Whitewashing Article

Tanita Davis, author of Mare’s War has a great article, “Reflected Faces“, up on Hunger Mountain: the VCFA Journal of the Arts. In it she says:

It still seems as if young people with brown skin are acceptable to ignore, at least in the marketing departments where the Powers That Be have determined that Brown doesn’t equal Buy… This may seem unimportant—at least young adults of color are included in contemporary YA literature. They’re IN the books, and so if the nonwhite characters don’t make it to the cover as often, at least there are nonwhite characters, right? Shouldn’t that be sufficient when Caucasians comprise two thirds of the American population?

I’m working on a post comparing POC coverage ten or twenty years ago, with today. It’s lots of background work, so stay tuned – it’ll be up sometime!

Oh, and here’s the other article in a section they’re calling “Flipside“, “Teens Do Judge a Book by the Cover” by Mitali Perkins (in the same issue of the same journal). She says:

Get most faces OFF the covers of young adult novels.

Hear, hear! (and see my next post)


7 Responses to “Whitewashing Article”

  1. Wow Linda. That is a really powerful article. It’s funny, I never noticed how much I am drawn to certain covers that have faces or characters on them, until I read a book, go back and look at the cover and think, huh…that’s not what she/he’s supposed to look like! I think that Mitali’s right and if we just eliminated that type of cover altogether it would get rid of those issues and really de-genderize (I think I made that term up! :)) reading and have more teen boys reading all types of books…not just the ones with explosions, etc. on the covers…

    • Jacket Whys Says:

      I think it’s partly the lack of artistry that really bothers me in all this. Take a look at Ian Shimkoviak’s work and you can see that he uses faces sometimes, but he’s creative in the way he places them, and what he surrounds them with.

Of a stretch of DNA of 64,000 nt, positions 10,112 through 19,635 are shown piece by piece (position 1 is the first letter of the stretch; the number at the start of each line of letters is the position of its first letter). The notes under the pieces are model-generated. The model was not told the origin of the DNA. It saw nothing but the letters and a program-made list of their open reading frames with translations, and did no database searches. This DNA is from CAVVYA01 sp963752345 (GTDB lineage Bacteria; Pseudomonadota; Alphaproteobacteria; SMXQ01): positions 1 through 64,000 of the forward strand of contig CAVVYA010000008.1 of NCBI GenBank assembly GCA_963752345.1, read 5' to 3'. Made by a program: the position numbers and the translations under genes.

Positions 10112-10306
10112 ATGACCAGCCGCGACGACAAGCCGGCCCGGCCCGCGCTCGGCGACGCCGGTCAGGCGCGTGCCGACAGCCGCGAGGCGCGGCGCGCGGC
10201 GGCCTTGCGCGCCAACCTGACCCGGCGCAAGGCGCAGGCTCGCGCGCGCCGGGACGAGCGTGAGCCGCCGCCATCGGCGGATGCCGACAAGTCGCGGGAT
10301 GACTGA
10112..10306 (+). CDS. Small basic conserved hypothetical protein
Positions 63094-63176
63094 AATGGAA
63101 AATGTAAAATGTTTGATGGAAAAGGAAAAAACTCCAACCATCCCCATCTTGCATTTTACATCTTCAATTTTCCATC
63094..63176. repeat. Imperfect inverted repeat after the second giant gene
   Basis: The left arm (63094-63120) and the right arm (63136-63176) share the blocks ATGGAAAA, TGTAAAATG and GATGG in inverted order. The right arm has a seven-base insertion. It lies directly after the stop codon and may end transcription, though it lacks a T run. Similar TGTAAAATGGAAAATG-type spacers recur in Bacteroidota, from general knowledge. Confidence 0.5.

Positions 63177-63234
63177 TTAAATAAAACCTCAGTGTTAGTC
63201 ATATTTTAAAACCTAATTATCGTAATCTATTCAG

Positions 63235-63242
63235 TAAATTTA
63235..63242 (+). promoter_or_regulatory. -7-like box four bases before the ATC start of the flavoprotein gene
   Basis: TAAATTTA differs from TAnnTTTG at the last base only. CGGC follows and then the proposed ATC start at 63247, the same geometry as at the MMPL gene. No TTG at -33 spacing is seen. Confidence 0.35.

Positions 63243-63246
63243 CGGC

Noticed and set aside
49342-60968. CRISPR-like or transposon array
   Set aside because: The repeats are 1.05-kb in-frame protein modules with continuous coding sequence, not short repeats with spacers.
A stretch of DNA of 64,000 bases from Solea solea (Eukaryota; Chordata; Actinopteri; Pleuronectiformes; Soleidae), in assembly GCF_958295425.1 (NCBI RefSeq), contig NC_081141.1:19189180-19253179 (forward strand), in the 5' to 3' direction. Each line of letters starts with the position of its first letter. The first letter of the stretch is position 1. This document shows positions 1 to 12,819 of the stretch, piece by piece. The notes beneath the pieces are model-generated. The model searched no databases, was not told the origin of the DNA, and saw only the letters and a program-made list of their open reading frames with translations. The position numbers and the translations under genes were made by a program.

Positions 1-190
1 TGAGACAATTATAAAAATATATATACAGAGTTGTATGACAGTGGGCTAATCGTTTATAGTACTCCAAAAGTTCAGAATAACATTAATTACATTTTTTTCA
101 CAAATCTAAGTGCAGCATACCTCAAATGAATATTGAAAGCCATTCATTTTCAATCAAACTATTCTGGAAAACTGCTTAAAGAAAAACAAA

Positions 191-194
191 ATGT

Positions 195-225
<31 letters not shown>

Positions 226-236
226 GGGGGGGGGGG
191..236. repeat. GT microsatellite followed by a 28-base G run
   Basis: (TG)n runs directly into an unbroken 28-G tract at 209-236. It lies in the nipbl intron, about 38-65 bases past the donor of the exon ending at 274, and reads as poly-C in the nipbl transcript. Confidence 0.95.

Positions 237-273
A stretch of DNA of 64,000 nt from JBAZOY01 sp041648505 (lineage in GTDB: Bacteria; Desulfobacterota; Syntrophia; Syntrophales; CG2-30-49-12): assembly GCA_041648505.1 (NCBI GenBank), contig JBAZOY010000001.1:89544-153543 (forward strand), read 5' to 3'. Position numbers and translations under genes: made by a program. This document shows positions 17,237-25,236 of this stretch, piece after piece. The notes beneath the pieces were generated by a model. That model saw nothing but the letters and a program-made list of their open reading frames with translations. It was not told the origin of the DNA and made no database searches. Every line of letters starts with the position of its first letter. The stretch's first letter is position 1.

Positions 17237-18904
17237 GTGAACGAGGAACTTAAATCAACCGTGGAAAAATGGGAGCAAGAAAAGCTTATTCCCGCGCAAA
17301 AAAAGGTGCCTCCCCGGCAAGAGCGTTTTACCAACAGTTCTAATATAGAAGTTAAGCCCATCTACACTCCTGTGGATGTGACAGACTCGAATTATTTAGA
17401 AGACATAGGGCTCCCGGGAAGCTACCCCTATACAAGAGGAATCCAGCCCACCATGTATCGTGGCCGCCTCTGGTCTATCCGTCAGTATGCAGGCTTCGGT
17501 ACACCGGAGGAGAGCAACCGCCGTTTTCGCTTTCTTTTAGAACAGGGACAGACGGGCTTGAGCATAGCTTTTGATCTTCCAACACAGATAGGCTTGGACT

I think sometimes using a face interferes with your own mental pictures of the characters too. If I already know what the main character looks like – that’s what I take with me into the story. I’m not, necessarily, looking for textual opposition.
      I think de-genderize is a good word! Yeah, maybe boys might then think that books were for them too.

  2. I personally can’t stand faces as covers. First of all, it’s incredibly boring and unoriginal…I much prefer covers like Fallen and Beautiful Creatures. Second, I agree with the first post, the faces on the covers almost never match the descriptions in the book.
    I would love to see more original, artistic covers…

  3. Looking forward to your piece!

    I’ll admit that I prefer ensemble cast covers or no faces to the Spotlight A Single Female Character, With Flawless Skin And Nice Chest that YA novels usually get — but if we’ve got multirace faces on MG novels, why does that seem to stop entirely in YA?

    • Jacket Whys Says:

      I think it may be a while until I’ve compiled enough to have something to say, and I don’t want to stop posting in the meantime. But I promise I’ll be working on it!
      Definitely agree with you about the Spotlight. And I think it’s time we got some of the variety we see in adult covers. Seems like too much faith has been rendered to a standard that hasn’t been proven (that teens, or more particularly, teen girls, want to see face after face after face, with little change from book to book, no matter the subject). I think all of us second guess what works with teens (me included).
      I once attended a BBYA session at ALA, the one where teens come and give their assessments of books that are up for the list. It was amazing. And they didn’t say the things I would have guessed, about the book covers. They didn’t like things I liked and they liked things I didn’t like – but there was no sameness, no predictability, in their assessments.
      As for MG vs. YA representations of multirace faces… well maybe that is related to the fact that there’s more illustration on MG novels? ?

  4. Great links. Can’t wait to read your post! And I agree; covers without faces are always better, even without the race issue.

  5. Every time I read about this debate, I think about television news and sportscasters of my youth. When I was growing up, it was unthinkable that anyone but distinguished looking white males could anchor newscasts and obviously only men could report on sports. The only female faces were on the “weather girls” if you’ll pardon the expression. The major argument justifying this was that “the viewers wouldn’t accept it.” Where would Katie Couric or Doris Burke be if some brave souls hadn’t chosen to do the right thing rather that the profitable thing recommended by conventional wisdom.

    While I am also tired of all the pretty preppy pale (and thin) chicks adorning ya novels of every kind, I don’t think eliminating faces from book cover design fully addresses the issues here. Aesthetic, yes; ethical, no.

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